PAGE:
Franz Kruger

Alarm raised by ship’s cats still resonates

Journalists must be ever aware of the need for fairness and accuracy, but regulation is anathema.

Smutty take obscures the true role sex played

The way the M&G handled a review of apartheid spy Olivia Forsyth's book has triggered angry questions about patriarchal attitudes in the newsroom.

Public sentiment is a poor gauge of the need for balance

In the small space between generally accepted truths and contentious issues, editors need sufficient critical distance.

M&G left the door wide open for critics

The newspaper erred in turning a suggestion made at an ANC workshop into a party decision.

Ship out to isolated St Helena before the planes land

Drawn by romance and remoteness, a family embarks on a holiday to St Helena.

Let’s dismount from objectivity’s high horse and start talking

A journalism of conversation is a responsibility to the quality and inclusiveness of the debates that ripple across society.

Pistorius trial puts new media ecology to the test

The murder trial of Paralympian Oscar Pistorius has provided a stark depiction of how the media landscape is changing under our feet.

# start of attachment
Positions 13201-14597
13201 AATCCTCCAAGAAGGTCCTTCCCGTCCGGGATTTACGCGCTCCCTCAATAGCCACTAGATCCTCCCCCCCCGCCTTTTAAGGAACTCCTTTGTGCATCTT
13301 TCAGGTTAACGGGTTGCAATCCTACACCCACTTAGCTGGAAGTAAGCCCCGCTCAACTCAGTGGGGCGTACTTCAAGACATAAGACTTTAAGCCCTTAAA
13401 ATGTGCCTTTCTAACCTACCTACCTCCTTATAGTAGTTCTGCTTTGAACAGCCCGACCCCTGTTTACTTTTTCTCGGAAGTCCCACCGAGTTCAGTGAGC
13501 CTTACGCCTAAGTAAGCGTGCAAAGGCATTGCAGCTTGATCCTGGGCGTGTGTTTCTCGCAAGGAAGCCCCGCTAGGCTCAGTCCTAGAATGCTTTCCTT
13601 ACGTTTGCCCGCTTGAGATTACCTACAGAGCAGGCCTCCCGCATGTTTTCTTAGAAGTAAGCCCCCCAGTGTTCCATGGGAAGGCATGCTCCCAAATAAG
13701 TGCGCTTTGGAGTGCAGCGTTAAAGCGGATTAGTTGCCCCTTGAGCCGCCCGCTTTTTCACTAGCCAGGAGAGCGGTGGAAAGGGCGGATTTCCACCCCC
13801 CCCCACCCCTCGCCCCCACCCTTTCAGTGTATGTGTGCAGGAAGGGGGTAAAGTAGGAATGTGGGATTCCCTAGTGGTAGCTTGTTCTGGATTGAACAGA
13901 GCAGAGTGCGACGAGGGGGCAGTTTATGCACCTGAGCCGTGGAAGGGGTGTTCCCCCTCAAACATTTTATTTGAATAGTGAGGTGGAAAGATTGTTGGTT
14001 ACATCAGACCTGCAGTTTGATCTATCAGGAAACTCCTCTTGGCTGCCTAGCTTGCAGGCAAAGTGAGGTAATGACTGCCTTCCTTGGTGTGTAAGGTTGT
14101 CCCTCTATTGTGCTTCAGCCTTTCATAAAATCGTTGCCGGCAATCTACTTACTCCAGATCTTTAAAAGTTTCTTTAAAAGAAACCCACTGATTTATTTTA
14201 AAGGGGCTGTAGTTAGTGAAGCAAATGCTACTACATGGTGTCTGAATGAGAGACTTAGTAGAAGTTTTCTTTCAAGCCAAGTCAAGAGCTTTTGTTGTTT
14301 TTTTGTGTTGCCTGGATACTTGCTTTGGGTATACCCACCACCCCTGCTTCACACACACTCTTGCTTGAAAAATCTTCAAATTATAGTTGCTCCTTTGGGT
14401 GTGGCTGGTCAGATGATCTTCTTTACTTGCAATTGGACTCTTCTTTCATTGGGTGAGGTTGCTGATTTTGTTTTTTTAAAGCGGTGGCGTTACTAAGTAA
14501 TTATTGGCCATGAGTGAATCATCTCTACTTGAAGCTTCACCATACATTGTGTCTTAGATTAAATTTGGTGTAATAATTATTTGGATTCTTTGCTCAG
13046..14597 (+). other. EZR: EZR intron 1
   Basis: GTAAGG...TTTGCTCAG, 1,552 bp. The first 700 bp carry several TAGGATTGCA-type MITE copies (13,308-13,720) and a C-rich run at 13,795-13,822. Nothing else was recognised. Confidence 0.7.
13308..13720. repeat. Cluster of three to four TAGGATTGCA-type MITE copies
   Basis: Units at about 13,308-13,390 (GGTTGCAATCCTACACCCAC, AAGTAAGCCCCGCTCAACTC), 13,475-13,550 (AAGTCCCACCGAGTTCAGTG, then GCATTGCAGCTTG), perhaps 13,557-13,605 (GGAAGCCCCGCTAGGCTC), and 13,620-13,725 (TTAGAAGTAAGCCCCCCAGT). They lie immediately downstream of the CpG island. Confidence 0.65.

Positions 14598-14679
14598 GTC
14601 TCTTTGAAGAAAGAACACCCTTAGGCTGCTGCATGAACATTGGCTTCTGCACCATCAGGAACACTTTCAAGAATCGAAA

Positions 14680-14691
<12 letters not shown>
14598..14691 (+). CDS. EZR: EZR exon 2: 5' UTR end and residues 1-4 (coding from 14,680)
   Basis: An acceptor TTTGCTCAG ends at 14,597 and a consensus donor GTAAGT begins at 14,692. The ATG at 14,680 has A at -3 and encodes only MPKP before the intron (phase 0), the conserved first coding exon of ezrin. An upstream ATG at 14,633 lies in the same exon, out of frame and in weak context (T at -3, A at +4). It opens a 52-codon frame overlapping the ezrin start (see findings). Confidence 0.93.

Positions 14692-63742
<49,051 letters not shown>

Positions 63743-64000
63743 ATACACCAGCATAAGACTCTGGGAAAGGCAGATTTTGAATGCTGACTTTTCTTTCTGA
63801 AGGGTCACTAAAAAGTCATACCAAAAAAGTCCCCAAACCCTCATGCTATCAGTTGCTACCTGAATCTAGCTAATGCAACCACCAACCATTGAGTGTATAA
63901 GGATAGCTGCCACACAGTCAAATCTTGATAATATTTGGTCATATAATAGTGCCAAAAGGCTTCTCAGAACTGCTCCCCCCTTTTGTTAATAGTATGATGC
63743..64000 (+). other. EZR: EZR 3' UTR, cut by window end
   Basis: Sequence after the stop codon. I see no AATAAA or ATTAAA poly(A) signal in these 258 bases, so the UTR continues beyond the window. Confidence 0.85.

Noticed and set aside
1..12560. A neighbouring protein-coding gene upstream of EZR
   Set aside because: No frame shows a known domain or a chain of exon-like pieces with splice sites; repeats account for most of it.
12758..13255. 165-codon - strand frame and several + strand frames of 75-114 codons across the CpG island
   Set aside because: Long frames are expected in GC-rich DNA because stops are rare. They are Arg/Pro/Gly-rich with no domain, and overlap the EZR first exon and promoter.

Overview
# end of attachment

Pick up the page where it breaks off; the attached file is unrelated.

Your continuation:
Police battles require careful reporting

The lack of trust in security structures is spilling over into reports about them.

British media probe lifts lid on a cesspool of violation

The press commission's system of self-regulation, generally seen as ineffectual, is certain to face an extensive shake-up, writes Franz Kruger.

The only guarantee of freedom is freedom

Last week's parliamentary vote for the Protection of State Information Bill shows us the country we could become.

Dying all over the front pages

The Libyan fighters who dragged Muammar Gaddafi from that stormwater drain made good use of an additional weapon: their cellphones.

Reporters trust or ignore sources at their own peril

Very little in the news is, in fact, seen first-hand by reporters.

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